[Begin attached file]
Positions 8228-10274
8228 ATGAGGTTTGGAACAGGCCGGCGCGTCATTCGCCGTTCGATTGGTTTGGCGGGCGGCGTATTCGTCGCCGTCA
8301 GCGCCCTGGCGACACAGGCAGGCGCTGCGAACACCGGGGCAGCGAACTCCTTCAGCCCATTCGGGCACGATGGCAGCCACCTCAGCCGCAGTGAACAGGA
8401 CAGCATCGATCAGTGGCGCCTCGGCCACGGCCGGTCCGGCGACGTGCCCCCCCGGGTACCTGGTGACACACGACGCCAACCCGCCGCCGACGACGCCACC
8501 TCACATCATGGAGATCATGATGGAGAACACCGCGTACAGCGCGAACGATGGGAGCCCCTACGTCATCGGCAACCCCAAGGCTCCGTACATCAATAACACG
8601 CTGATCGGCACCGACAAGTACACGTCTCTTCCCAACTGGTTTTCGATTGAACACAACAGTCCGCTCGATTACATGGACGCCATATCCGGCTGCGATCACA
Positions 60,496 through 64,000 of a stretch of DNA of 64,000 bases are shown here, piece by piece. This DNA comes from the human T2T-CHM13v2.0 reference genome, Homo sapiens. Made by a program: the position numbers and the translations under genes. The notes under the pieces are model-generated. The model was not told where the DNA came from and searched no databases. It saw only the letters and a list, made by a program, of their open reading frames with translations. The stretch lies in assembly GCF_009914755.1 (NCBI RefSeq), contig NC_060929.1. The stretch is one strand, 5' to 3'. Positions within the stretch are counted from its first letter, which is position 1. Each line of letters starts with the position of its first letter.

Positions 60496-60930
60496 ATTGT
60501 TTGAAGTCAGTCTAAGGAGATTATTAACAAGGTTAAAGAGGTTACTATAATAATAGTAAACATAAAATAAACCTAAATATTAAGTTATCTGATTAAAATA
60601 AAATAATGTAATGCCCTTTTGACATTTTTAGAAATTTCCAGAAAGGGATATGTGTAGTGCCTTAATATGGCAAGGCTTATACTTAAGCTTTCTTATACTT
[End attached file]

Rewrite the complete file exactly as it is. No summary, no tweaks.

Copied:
Positions 8228-10274
8228 ATGAGGTTTGGAACAGGCCGGCGCGTCATTCGCCGTTCGATTGGTTTGGCGGGCGGCGTATTCGTCGCCGTCA
8301 GCGCCCTGGCGACACAGGCAGGCGCTGCGAACACCGGGGCAGCGAACTCCTTCAGCCCATTCGGGCACGATGGCAGCCACCTCAGCCGCAGTGAACAGGA
8401 CAGCATCGATCAGTGGCGCCTCGGCCACGGCCGGTCCGGCGACGTGCCCCCCCGGGTACCTGGTGACACACGACGCCAACCCGCCGCCGACGACGCCACC
8501 TCACATCATGGAGATCATGATGGAGAACACCGCGTACAGCGCGAACGATGGGAGCCCCTACGTCATCGGCAACCCCAAGGCTCCGTACATCAATAACACG
8601 CTGATCGGCACCGACAAGTACACGTCTCTTCCCAACTGGTTTTCGATTGAACACAACAGTCCGCTCGATTACATGGACGCCATATCCGGCTGCGATCACA
Positions 60,496 through 64,000 of a stretch of DNA of 64,000 bases are shown here, piece by piece. This DNA comes from the human T2T-CHM13v2.0 reference genome, Homo sapiens. Made by a program: the position numbers and the translations under genes. The notes under the pieces are model-generated. The model was not told where the DNA came from and searched no databases. It saw only the letters and a list, made by a program, of their open reading frames with translations. The stretch lies in assembly GCF_009914755.1 (NCBI RefSeq), contig NC_060929.1. The stretch is one strand, 5' to 3'. Positions within the stretch are counted from its first letter, which is position 1. Each line of letters starts with the position of its first letter.

Positions 60496-60930
60496 ATTGT
60501 TTGAAGTCAGTCTAAGGAGATTATTAACAAGGTTAAAGAGGTTACTATAATAATAGTAAACATAAAATAAACCTAAATATTAAGTTATCTGATTAAAATA
60601 AAATAATGTAATGCCCTTTTGACATTTTTAGAAATTTCCAGAAAGGGATATGTGTAGTGCCTTAATATGGCAAGGCTTATACTTAAGCTTTCTTATACTT